What Are Solenoids and How Do They Function?

Solenoids are a common type of electromagnet that are often presented in the form of a wire coiled around a metallic base or housing. By creating a magnetic field through the induction of electricity, a solenoid may benefit applications that are medical, automotive, industrial, and more with their capabilities. In this blog, we will discuss how solenoids work, allowing you to best understand how they benefit various industries and applications through their use.

As stated beforehand, a solenoid is a device which consists of a coil of wire that is placed around a base or housing. With a plunger attached to the housing of the electromagnet, electrical energy can be converted into mechanical energy. To achieve this, electricity is induced to the component which causes a magnetic field to generate. As a result of the magnetic field produced around the coil, the plunger is drawn in or pushed out through magnetic force. Compared to a standard permanent magnet, electromagnets can be switched on and off easily, allowing for them to provide more diverse uses. Depending on the solenoid in question and its intended use, the plunger may either rest in an forwards or backwards position when de-energized. With this simple operation and construction, solenoids may be used as valves, switches, seals, and more.

Within the realm of liquid transportation, solenoids are often used as valves which can close, open, dose, distribute, and mix fluids. Due to the ability to actuate the component’s functionality through inducing electricity, solenoids can be operated remotely. This is highly beneficial for liquid transportation, as such components can be placed in hazardous or hard-to-reach areas while being actuated from a convenient and safe location. Depending on the desired flow rate and pressure, different solenoid valves may be implemented within a system, and varying body configurations can provide more control over the path of liquids for certain operations.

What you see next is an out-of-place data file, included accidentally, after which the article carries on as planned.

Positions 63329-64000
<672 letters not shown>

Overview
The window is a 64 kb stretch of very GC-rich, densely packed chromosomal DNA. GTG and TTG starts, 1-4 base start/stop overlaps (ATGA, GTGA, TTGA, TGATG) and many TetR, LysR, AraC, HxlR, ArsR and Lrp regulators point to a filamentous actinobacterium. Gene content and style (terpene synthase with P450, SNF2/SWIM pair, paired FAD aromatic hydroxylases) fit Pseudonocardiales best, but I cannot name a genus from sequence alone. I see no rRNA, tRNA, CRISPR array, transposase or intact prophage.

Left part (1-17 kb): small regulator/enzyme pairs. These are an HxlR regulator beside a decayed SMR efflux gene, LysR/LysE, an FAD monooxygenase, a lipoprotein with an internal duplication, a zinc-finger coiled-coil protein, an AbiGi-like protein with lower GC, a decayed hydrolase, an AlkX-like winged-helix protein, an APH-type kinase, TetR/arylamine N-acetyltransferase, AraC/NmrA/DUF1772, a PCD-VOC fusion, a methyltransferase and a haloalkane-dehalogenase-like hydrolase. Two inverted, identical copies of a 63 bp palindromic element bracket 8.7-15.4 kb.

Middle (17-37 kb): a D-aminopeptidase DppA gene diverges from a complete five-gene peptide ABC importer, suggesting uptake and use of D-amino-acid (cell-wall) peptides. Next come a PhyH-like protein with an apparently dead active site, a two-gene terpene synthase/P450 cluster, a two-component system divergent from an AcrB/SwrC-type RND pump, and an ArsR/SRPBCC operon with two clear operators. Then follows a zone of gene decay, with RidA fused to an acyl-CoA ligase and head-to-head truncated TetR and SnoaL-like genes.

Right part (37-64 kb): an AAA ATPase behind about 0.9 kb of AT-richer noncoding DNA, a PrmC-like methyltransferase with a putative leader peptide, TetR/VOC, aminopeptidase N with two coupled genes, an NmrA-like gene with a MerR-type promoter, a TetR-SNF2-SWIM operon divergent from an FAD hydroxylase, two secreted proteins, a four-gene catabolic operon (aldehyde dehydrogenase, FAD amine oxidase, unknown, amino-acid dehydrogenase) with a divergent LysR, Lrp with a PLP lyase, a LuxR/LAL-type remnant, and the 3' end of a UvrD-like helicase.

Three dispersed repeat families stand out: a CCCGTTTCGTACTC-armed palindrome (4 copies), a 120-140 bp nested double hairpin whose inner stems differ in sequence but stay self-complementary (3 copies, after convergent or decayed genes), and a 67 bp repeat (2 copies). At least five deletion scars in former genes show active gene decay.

When used for high power circuits, solenoids can serve as switches that utilize smaller amounts of power to adjust the on and off state of larger circuits. By implementing solenoid switches, the control of a high power circuit can be conducted much easier, permitting extensive logic and decision making equipment to operate more efficiently and cooler. Additionally, such solenoid components may also be actuated remotely, and thus they are often used for automotive engine starting systems and other similar applications.

Beyond distributing liquids and controlling electrical currents, solenoids can also serve for more diverse applications such as locking mechanisms and industrial machinery. As a locking mechanism, solenoids can hold a specific state of positioning without power, allowing them to lock a door or equipment piece in place even when de-energized. As some energy is required to change the state of a solenoid, a battery or energy source may be placed to ensure operation when needed. Within industrial machinery, solenoids can operate and actuate various devices, providing the ability to position, lock, rotate, and hold components.


March 18, 2021

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